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Have you had those moments when a belief you know is true is called upon again and again in a short period of time? Almost as if the Universe, God, or Someone wanted to make sure you heard it or perhaps that you shared it. I had another potential client, a CEO, approach me this week about Imposter Syndrome – pretending you are something you are not… 

As odd as this may sound, for me the basis of this syndrome is a lack of humility.

It is based on the inability to allow ourselves to be human.

There is this mythical belief that we are supposed to be perfect, to have total control, to have all the answers or to know how, in secret, to find them. In humility, however, we can see all the gifts we bring to the table and having all the answers isn’t one of them. We don’t even know all the questions.

It’s in understanding our willingness to keep growing and to support those around us in doing the same, that we come to see that our greatest gift is not perfection but a willingness to see the big picture and to continue learning. There is no imposter present but only a leader dedicated to service and becoming more, first for his or her own pleasure as well as to better serve all those who look to them for support and guidance.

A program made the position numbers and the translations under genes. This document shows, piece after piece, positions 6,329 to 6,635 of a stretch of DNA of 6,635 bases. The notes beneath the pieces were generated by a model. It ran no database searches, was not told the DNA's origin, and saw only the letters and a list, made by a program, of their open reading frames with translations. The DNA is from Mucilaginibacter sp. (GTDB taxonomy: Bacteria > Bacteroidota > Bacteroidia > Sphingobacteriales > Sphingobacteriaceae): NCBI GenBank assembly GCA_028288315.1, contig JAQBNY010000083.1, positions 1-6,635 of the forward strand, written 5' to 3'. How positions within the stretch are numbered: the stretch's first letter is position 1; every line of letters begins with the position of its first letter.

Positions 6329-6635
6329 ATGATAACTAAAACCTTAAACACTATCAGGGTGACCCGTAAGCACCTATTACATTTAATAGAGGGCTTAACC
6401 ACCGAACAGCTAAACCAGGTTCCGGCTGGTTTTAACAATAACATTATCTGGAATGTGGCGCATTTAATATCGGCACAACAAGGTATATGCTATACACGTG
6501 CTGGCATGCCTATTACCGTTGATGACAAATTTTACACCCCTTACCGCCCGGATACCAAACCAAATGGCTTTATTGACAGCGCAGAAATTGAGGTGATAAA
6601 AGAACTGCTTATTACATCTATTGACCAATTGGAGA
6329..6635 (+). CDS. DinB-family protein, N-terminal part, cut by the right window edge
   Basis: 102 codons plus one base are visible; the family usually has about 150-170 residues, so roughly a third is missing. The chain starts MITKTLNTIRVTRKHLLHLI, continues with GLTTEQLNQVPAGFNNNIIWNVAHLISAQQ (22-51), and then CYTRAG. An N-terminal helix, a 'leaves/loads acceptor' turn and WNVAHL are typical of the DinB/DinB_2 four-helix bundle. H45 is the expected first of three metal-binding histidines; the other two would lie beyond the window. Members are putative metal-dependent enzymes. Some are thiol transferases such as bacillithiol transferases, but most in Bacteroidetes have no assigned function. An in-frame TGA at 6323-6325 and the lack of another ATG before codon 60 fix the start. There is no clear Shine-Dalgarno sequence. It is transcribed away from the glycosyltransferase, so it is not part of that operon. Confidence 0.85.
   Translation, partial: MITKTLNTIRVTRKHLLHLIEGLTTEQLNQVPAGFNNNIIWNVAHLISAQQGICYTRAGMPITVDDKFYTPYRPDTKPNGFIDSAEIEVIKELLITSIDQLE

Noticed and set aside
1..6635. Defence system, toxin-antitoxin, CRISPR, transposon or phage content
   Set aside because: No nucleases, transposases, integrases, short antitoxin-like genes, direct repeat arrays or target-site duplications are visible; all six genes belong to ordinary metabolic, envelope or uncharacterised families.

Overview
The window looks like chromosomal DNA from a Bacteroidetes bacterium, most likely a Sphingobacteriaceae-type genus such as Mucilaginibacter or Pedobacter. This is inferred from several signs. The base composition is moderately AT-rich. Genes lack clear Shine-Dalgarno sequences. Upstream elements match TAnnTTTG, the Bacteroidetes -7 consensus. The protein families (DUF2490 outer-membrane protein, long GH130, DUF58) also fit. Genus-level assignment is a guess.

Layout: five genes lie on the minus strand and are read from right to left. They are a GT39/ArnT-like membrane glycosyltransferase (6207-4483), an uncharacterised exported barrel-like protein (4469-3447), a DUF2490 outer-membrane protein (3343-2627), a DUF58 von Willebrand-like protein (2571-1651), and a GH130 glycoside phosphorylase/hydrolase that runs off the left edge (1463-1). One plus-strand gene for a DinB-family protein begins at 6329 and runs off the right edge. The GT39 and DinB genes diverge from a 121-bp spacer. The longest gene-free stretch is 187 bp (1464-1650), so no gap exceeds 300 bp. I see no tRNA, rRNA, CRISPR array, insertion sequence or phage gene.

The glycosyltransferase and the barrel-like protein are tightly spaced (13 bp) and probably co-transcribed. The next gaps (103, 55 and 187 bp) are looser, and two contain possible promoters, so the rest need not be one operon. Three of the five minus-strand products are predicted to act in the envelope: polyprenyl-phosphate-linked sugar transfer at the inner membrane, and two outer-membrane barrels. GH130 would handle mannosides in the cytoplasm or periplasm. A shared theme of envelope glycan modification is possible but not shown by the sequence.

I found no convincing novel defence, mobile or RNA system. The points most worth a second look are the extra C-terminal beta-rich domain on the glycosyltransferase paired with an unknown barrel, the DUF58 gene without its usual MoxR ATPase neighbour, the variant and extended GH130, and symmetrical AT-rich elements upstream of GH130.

Humility acknowledges the truth of our many gifts, innate and developed, along with the ability to have greater and greater impact and influence. That’s not ego, it is truth, commitment, and a desire to serve while making the organization, the people, and the world better.

Humility is not a word we see frequently.

It’s as if it belongs only in early childhood religious training.  Yes, it is a trait taught in religious classes, however, it is also a trait that supports us in being real, authentic, and curious. When we acknowledge all that we bring to the table humbly, we are open and excited to learn what each other person in our world brings to the table as well. It is not about being more or less valuable; it is about more opportunities to learn, to see, and to experience another at their best. It can also teach us to look at the world through a different lens.

Without it being a challenge to our sense of self, we get to see how we all can work together to create an amazing organization, even an amazing world if we are all in this together. An inner knowing, intuition, extensive training and experience, all combine to support us in leading. 

I am certain, every leader who is honest with themselves will remember those moments when they “knew” they were the hot shot of the moment when they blew it. It caused them to stop listening, to lean into taking and demanding.

If they are open, they can also see, the moment that illusion passed, was the moment they could lovingly laugh at themselves and come back to authenticity, to humility, and to listening.  It was also the moment they accepted their humanity, and in humility, could see that they were offered this job, or took a deep breath and solidified their own company, and were only then ready to truly lead. Learning, serving, and growing all along the way.


Dr. Dorothy’s life story of coming from an orphanage, being raised in the housing projects of South Boston, becoming a Catholic nun, an international airline stewardess, a wife, mother, graduate faculty member, Clinical Instructor at a Medical School, and so much more provides the perfect backdrop for her message of joy, humor, passion and faith as the necessary tools for life.